We can see how the collapse of the economy is affecting everyone. Something must be done. Let’s talk. No, it can’t wait. Things are bad. We have to work things out. We can only do it together. What do we know? What have others tried? What is possible? How do we talk about it? What are the wildest possibilities? What are the pragmatic steps? What can you do? What can we do?
We know that larger numbers of people find themselves increasingly shut out of the American “promise” of wealth and security.
The 1930s was a time of massive organizing, strikes, union activity, and dissent that forced FDR and the New Deal to the left. 2009 does not provide us with such inspiring levels of resistance.
If the 1930s can teach us one key lesson, it is the need to organize. Nothing changes when people do not engage in the long and difficult work of building a diverse, multi-cultural, working class movement from the ground up. This includes artists.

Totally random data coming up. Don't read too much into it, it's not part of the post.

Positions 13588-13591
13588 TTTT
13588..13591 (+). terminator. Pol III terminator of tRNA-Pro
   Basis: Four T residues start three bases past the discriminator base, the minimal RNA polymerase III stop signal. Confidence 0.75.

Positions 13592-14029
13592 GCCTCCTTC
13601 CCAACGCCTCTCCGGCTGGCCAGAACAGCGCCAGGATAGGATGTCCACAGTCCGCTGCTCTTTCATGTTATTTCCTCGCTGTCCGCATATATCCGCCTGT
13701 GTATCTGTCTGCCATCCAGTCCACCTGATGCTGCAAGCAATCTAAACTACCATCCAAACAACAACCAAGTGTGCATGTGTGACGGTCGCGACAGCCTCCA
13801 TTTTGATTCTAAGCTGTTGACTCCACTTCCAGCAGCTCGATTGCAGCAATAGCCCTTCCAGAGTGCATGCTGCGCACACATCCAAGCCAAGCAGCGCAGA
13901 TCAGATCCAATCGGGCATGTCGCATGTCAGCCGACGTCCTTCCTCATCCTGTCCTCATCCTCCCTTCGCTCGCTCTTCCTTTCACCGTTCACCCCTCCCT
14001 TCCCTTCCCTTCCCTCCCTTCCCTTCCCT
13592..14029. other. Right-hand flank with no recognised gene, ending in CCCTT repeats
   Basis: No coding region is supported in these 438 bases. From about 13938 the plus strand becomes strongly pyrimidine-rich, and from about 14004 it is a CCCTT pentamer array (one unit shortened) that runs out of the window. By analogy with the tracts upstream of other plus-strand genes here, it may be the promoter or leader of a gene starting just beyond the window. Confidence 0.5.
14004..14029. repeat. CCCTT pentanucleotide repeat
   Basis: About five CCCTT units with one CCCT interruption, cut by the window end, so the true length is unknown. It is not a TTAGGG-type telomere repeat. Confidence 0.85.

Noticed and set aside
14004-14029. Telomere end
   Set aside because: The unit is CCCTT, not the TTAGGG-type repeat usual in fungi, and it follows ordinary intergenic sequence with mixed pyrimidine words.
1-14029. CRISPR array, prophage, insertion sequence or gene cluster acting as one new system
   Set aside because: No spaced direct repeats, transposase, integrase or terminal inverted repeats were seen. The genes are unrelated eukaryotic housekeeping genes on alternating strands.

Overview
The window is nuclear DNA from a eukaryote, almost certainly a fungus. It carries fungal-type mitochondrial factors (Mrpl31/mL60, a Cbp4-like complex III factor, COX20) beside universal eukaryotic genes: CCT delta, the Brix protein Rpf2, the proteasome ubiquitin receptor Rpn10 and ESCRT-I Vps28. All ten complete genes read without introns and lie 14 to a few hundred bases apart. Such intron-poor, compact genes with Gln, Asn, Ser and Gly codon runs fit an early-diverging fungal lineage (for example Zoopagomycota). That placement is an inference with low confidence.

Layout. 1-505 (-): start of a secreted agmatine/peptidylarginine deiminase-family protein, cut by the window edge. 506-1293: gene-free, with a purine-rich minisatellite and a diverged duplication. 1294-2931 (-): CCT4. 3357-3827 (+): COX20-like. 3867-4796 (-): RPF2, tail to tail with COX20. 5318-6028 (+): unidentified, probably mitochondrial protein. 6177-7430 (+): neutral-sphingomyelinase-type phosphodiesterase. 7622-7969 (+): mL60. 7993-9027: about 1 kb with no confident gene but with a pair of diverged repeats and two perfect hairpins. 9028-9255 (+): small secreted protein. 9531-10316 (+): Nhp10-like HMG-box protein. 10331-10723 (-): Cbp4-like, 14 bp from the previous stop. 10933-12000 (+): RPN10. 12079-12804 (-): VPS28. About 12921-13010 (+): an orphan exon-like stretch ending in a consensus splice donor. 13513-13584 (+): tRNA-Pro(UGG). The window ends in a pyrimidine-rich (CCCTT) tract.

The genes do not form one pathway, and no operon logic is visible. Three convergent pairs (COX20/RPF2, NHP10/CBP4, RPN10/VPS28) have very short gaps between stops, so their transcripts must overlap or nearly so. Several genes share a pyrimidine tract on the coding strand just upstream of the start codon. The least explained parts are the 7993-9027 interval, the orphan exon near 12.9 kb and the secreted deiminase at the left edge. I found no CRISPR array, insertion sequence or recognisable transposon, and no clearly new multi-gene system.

Download a free version copy of Art Work to read, print and host an exhibition, discussion or reading group. There are various PDF versions for download as well as an e-book. If you are not in a place where the paper is being distributed and you want a printed copy, we are making them available for free through Half Letter Press. We will have to charge a small fee for shipping. But we are making no profit on the paper’s dissemination. Order one copy or 100. We will ship them to you.
Art Work is a newspaper and accompanying website that consists of writings and images from artists, activists, writers, critics, and others on the topic of working within depressed economies and how that impacts artistic process, compensation and artistic property. The newspaper is distributed for free at sites and from people throughout the United States and Puerto Rico. It is also available by mail order from Half Letter Press for the cost of postage.
I’m an artist and a curator. I work at a small museum in the desert of Southern California. I like my job and I get to put together cool art exhibits and events, but I also yearn to operate my own art space. I’m young, I have to work, I have debt from college, and I don’t have money to move wherever I want…